History of cupping. The first recorded uses of cupping therapy date back to Ancient Egypt. Even though these days its origins are attributed to the Chinese, they were not the sole users and inventors of cupping.
Most cultures all over the world have been utilising various hollow devices to create suction and treat a variety of maladies for thousands of years. Unfortunately, with the advancement of allopathic medicine, this therapy was largely forgotten by the West and is only now experiencing its revival.
So what is cupping therapy? Cupping is the use of hollow devices – made out of bamboo, glass, or silicone – which are applied to the body. Suction is created inside the cup either by sucking the air out with a special pump, by squeezing a flexible cup, or by using fire (for glass or bamboo cups). This suction causes the skin to rise, and this, in turn, brings the blood flow to the area.
Depending on the strength of suction, there can be a lot of blood brought to the skin in the area. There is also a procedure where blood is drawn by cutting the skin, which leads to “blood-letting”, although it is not widely practised by natural health practitioners in the West. Although some may think it as uncomfortable, most find it a pleasant experience which promotes the release of tension, even though the pull is felt well with strong suction.
Hot and cold cupping. Hot cupping normally involves a glass cupping set and a use of fire – a spirit-soaked piece of cotton wool wrapped around a long wand is lit and inserted for a couple of moments into the cup. The cup is then applied very quickly onto the skin. Since the wand is inserted only for a second, the cup doesn’t heat up, but this creates a strong suction for the procedure. The cups are then left on the skin for 10-15 minutes.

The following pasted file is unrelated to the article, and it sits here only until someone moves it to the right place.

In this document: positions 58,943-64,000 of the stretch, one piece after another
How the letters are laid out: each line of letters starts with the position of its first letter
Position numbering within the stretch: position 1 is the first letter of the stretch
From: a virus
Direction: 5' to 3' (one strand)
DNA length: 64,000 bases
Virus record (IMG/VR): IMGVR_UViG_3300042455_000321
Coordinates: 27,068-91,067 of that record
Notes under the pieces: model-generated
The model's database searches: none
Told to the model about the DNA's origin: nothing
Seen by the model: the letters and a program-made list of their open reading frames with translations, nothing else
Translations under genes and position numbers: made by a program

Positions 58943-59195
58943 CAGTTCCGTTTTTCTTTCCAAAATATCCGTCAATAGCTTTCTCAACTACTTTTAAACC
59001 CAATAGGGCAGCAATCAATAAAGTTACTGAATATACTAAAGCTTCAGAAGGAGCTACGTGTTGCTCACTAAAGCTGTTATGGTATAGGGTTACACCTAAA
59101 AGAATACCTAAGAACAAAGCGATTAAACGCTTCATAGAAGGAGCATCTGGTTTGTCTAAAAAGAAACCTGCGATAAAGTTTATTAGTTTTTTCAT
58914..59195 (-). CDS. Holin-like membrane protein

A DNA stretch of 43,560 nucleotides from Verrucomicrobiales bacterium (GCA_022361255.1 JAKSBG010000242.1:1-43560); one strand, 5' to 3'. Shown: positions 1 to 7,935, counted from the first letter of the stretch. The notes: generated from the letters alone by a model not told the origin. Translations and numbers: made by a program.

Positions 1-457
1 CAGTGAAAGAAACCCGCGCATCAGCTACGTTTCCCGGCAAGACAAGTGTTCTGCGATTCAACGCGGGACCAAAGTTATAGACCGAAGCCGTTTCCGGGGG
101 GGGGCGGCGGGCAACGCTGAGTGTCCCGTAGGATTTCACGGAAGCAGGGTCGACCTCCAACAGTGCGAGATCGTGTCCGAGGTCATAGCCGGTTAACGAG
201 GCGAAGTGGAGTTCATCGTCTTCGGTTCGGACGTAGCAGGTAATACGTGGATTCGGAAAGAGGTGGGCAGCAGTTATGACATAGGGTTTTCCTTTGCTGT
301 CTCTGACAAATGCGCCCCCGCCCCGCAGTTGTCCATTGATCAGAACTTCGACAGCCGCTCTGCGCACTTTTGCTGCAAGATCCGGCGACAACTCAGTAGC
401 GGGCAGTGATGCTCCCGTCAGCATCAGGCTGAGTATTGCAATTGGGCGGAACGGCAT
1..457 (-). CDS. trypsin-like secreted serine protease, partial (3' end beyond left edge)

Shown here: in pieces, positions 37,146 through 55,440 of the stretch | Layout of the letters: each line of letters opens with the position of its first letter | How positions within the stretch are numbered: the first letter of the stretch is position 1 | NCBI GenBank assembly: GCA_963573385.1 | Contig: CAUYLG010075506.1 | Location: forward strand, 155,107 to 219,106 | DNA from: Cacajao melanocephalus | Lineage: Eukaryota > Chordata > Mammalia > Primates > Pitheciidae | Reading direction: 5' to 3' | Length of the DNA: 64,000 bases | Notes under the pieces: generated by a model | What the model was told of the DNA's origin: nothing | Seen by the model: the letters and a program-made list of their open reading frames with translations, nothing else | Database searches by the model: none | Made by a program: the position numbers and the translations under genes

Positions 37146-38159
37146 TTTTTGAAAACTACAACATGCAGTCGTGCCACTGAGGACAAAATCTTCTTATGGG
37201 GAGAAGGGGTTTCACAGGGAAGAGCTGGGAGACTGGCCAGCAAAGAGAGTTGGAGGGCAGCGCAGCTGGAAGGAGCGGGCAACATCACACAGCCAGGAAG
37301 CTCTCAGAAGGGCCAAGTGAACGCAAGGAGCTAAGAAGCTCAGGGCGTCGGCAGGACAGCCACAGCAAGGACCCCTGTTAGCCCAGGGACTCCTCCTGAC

Cold cupping involves a plastic cupping set with a pump which sucks the air out of the cup or just a hand which squeezes the cup, or a rubber ball on top of the cup.
Static and dynamic cupping. When cups are placed and left on the body for a certain period of time, it is called static cupping. The best cups to use for this would be glass ones, where a fire is used to create suction. This kind of cupping is best for localised problems, such as respiratory conditions and localised congestion. When cups are placed on the body and moved, this would be dynamic cupping (or cupping massage).
It is mostly performed with silicone vacuum cups which can be easily squeezed by hand. This procedure is most suitable where the whole body needs to be stimulated, and where a release of muscle tension is the main goal.
Moving a cup helps to separate lesions, and promotes the myofascial release. Also, cupping stimulates tissues and blood vessels as deep down as 4 inches. This means that it stimulates physiological changes on a very deep level.
Benefits of cupping therapy
- Helps with respiratory conditions (e.g. asthma, bronchitis)
- Clears stagnant of energy
- Promotes circulation
- Relieves tiredness, chronic fatigue
- Helps eliminate muscle and joint cramps and pain
- Promotes detoxification
- Helps with weight loss by stimulating metabolism
- Helps clear cellulite
- Rejuvenates ageing skin
- Provides relief with old injuries
- Promotes relaxation for the mind and body.
- Long-standing sports injuries.
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